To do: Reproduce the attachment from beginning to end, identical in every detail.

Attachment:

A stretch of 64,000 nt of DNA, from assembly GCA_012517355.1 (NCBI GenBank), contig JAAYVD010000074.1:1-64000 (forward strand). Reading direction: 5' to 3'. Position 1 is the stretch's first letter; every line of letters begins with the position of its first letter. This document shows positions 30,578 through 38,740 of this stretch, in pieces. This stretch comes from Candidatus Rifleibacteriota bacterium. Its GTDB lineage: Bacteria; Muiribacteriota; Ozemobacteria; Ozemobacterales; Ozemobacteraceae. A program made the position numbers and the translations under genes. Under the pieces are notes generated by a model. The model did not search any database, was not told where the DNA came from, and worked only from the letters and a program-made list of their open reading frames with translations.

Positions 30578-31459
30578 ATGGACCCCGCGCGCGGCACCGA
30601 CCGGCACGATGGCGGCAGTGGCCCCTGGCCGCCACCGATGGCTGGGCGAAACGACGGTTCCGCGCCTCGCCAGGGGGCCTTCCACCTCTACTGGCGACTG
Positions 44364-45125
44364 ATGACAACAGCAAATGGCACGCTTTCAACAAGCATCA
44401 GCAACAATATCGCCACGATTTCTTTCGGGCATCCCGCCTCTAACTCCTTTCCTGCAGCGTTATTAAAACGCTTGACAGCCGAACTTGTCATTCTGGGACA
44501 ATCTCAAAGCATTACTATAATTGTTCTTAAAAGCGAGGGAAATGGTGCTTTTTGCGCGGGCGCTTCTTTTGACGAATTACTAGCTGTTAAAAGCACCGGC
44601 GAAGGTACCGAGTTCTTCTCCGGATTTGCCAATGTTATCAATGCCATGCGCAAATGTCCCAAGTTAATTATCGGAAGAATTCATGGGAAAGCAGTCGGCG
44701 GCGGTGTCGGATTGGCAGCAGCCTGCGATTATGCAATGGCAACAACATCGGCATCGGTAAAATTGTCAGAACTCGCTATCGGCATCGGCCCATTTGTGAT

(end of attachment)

A stretch of 64,000 nt of DNA, from assembly GCA_012517355.1 (NCBI GenBank), contig JAAYVD010000074.1:1-64000 (forward strand). Reading direction: 5' to 3'. Position 1 is the stretch's first letter; every line of letters begins with the position of its first letter. This document shows positions 30,578 through 38,740 of this stretch, in pieces. This stretch comes from Candidatus Rifleibacteriota bacterium. Its GTDB lineage: Bacteria; Muiribacteriota; Ozemobacteria; Ozemobacterales; Ozemobacteraceae. A program made the position numbers and the translations under genes. Under the pieces are notes generated by a model. The model did not search any database, was not told where the DNA came from, and worked only from the letters and a program-made list of their open reading frames with translations.

Positions 30578-31459
30578 ATGGACCCCGCGCGCGGCACCGA
30601 CCGGCACGATGGCGGCAGTGGCCCCTGGCCGCCACCGATGGCTGGGCGAAACGACGGTTCCGCGCCTCGCCAGGGGGCCTTCCACCTCTACTGGCGACTG
Positions 44364-45125
44364 ATGACAACAGCAAATGGCACGCTTTCAACAAGCATCA
44401 GCAACAATATCGCCACGATTTCTTTCGGGCATCCCGCCTCTAACTCCTTTCCTGCAGCGTTATTAAAACGCTTGACAGCCGAACTTGTCATTCTGGGACA
44501 ATCTCAAAGCATTACTATAATTGTTCTTAAAAGCGAGGGAAATGGTGCTTTTTGCGCGGGCGCTTCTTTTGACGAATTACTAGCTGTTAAAAGCACCGGC
44601 GAAGGTACCGAGTTCTTCTCCGGATTTGCCAATGTTATCAATGCCATGCGCAAATGTCCCAAGTTAATTATCGGAAGAATTCATGGGAAAGCAGTCGGCG
44701 GCGGTGTCGGATTGGCAGCAGCCTGCGATTATGCAATGGCAACAACATCGGCATCGGTAAAATTGTCAGAACTCGCTATCGGCATCGGCCCATTTGTGAT